I want to make a text look like this:



I can go to a new line after each letter, but it's not really practical. Where can I find the setting to make the text be written in a vertical way in Word 2010?


Enter your Word art as usual

Then click on the word art box you just made

Make sure you click on 'Format' on the top of Publisher

Third option across the top says 'vertical text'

Click and your text is vertical ;)


  • but those texts will have a lot of effects applied and you can't edit it easily like text in a textbox or Excel sheet – phuclv Jun 25 '15 at 12:53

I don't know of a setting for that specifically but you can make a text box, type in the text box and then re-size the box so it is narrow enough to only allow for one letter per line. It will automatically push letters to the next line as the box narrows.

  • Indeed, it's not the ideal solution, but it's already a better workaround than changing line myself after each letter. – Gnoupi Sep 5 '12 at 18:39
  • You can also do the same with tables, but in general I think the text boxes are easier to work with for this type of formatting. – techturtle Sep 5 '12 at 18:40
  • 1
    Unfortunately this is not an answer how to easy make vertical text in word 2010 or 2013. – truthseeker Mar 20 '13 at 8:32

Excel does have a format option for that, so you can insert an Excel spreadsheet to the Word file instead, by going to Insert tab > Table > Excel Spreadsheet

word new excel spreadsheet

After that right click the cell that contains the text you want to rotate > Format cells (or press Ctrl+1) then change the text orientation as below

text direction

Or you can simply click the Orientation button on Home/Alignment and select Vertical Text

vertical text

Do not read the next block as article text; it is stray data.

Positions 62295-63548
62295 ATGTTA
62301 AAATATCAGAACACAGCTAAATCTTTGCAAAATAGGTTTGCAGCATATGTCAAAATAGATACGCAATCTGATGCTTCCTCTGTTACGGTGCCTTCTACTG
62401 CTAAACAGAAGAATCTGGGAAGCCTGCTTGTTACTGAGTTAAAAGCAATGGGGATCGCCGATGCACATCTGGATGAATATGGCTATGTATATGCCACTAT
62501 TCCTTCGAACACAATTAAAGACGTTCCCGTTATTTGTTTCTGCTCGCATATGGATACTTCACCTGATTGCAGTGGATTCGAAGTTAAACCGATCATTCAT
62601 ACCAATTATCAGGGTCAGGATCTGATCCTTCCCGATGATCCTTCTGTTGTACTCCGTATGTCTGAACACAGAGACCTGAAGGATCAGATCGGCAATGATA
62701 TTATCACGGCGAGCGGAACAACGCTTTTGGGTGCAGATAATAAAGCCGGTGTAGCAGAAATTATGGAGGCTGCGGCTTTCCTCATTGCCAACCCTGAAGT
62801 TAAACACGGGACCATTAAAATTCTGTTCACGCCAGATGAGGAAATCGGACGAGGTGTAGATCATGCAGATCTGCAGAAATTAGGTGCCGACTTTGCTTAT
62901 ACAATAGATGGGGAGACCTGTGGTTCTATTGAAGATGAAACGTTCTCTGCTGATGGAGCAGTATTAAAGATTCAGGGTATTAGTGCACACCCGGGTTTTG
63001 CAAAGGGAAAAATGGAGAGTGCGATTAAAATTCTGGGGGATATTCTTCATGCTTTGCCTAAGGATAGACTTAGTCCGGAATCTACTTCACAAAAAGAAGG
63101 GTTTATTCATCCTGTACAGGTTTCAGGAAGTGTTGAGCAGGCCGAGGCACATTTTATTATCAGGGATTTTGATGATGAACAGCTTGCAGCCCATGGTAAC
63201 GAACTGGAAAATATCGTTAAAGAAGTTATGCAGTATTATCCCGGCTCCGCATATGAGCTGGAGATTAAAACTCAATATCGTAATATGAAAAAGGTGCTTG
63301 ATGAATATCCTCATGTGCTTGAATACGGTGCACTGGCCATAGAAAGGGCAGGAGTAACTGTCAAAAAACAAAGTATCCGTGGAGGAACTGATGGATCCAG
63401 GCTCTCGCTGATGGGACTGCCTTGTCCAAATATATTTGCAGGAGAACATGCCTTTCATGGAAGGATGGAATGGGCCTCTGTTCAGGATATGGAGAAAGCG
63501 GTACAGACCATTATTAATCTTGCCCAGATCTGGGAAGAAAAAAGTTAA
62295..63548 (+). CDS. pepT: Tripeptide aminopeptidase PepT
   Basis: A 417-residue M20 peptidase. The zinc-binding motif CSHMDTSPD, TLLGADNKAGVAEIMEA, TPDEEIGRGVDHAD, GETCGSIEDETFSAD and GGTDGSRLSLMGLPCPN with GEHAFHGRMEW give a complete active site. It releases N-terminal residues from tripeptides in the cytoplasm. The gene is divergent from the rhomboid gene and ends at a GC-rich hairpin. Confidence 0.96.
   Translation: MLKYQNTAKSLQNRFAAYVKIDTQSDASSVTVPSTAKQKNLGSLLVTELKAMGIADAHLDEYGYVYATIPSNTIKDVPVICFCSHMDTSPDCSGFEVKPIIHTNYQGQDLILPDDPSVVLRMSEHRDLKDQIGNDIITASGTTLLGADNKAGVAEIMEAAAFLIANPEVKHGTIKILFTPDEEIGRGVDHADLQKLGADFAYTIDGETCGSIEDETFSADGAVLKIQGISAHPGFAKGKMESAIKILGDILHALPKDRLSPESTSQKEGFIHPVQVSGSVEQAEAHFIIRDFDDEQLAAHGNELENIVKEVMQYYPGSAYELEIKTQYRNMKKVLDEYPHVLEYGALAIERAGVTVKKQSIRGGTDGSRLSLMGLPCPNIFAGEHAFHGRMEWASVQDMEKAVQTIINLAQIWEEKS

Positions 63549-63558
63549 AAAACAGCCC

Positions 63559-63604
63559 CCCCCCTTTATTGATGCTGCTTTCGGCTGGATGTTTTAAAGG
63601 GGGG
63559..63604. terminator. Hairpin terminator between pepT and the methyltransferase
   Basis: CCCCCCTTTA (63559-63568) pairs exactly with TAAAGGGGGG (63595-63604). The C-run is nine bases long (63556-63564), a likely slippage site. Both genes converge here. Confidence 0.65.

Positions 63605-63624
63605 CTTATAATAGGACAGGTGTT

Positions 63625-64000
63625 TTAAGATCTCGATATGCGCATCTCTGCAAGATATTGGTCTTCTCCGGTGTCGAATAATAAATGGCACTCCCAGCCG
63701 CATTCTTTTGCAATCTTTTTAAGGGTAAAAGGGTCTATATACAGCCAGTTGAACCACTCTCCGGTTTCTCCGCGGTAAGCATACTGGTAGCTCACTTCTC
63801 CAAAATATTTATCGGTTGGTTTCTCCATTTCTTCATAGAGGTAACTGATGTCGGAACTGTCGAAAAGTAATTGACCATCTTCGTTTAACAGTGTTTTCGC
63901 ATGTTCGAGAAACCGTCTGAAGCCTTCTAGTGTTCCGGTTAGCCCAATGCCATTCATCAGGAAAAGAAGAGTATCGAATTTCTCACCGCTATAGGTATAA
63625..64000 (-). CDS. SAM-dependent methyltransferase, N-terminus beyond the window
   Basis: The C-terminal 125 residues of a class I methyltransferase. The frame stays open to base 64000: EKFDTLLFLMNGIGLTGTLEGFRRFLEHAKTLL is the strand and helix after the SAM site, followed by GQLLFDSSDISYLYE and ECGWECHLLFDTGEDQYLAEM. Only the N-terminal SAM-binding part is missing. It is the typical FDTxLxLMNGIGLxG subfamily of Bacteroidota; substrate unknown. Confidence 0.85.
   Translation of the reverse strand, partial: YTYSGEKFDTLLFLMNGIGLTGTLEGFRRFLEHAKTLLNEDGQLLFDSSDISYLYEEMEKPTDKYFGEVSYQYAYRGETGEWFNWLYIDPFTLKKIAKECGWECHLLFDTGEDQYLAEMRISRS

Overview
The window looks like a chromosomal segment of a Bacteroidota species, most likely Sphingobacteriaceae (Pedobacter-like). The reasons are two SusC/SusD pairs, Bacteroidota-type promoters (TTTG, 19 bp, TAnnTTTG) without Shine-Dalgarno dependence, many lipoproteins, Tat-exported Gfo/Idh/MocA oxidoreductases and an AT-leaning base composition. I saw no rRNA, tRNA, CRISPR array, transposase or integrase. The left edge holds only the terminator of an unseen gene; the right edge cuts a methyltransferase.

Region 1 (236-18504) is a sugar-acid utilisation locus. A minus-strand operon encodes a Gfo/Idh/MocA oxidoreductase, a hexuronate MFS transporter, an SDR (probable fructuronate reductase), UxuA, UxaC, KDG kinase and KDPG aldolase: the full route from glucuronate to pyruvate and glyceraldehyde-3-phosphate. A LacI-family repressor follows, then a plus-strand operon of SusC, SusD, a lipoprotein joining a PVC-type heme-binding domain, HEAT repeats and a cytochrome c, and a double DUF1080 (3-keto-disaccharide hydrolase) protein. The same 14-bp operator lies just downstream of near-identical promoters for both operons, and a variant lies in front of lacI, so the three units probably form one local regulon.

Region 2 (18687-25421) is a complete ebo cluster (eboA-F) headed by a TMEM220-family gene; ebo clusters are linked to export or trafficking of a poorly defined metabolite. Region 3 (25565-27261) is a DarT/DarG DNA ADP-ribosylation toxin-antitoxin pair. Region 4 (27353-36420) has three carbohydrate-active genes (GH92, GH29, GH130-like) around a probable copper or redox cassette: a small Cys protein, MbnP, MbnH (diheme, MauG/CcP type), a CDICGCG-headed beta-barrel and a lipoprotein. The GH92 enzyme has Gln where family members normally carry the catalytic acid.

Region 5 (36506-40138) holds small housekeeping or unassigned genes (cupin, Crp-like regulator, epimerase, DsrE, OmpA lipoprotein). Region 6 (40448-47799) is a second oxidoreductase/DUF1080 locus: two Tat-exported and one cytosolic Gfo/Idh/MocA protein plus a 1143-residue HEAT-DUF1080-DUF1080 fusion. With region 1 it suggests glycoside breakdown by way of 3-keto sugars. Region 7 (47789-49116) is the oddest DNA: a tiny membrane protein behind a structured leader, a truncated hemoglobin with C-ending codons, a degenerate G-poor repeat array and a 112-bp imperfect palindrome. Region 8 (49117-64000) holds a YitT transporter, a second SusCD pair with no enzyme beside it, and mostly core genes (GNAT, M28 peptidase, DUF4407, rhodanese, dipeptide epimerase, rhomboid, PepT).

By default there are no borders between cells, so it'll be blank when printing even though you can see them being grey on screen (just like how Excel works by default). But if you also need the page to be blank on screen then you can edit the cells' fill color to white (in the same Format cells dialog above) which results in a word file like this

blank word file

  • Indeed, it works this way, and you actually have control over the orientation, you don't just hope you made a cell thin enough. Nice idea. – Gnoupi Jun 20 '14 at 8:21
  • yeah you can resize the table or cell to fit your needs – phuclv Jun 20 '14 at 8:22

Use Word's Find and Replace along with regular expressions.

  1. Enter the text you want displayed vertically as a single string (no spaces).
  2. Open Find and Replace dialog (Ctrl+H)
  3. Select the Use wildcards check box. If you don't see Use wildcards check box, click More.
  4. Enter the following:

    Find what: ([A-Za-z])

    Replace with: \1^

  5. Click Replace All. A line break will be inserted after each upper and lower case letter.

Below is a quick description of this regular expression.

  • () round brackets group and capture matched text
  • [] square brackets enclose a character class, in this case all upper and lower case letters, A-Za-z
  • \1 is a backreference to Group 1 matched in the find expression

Word's regular expressions differ from standard regex in some ways, and more information about using regular expressions in Word can be found here.


I think the only way this can be done while keeping the text vertical is using a Word Art Box.

Insert Tab then Word Art


Try making the right indent on your paragraph format larger than the paragraph width. This should force the text to a single letter per line.

  • Did you try this? – gm2 Dec 18 '14 at 5:57

Format table direction

This may be the answer you are looking for.

  • 3
    This is simply rotating the whole text rather than leaving it horizontal with one character per line. – user142485 Sep 5 '12 at 20:01
  • 1
    No, I'm looking for vertical text, with the letters keeping their normal orientation. – Gnoupi Sep 7 '12 at 8:10

Go to Insert and then insert table. The Table Tools will appear and go to Layout. In the Alignment section you will find Text Direction. Under Text Direction you can do what you are looking to do.

  • 2
    This is the same as Curious Apprentice's solution above. It rotates all the text, including character orientation – phuclv Jun 18 '14 at 13:38

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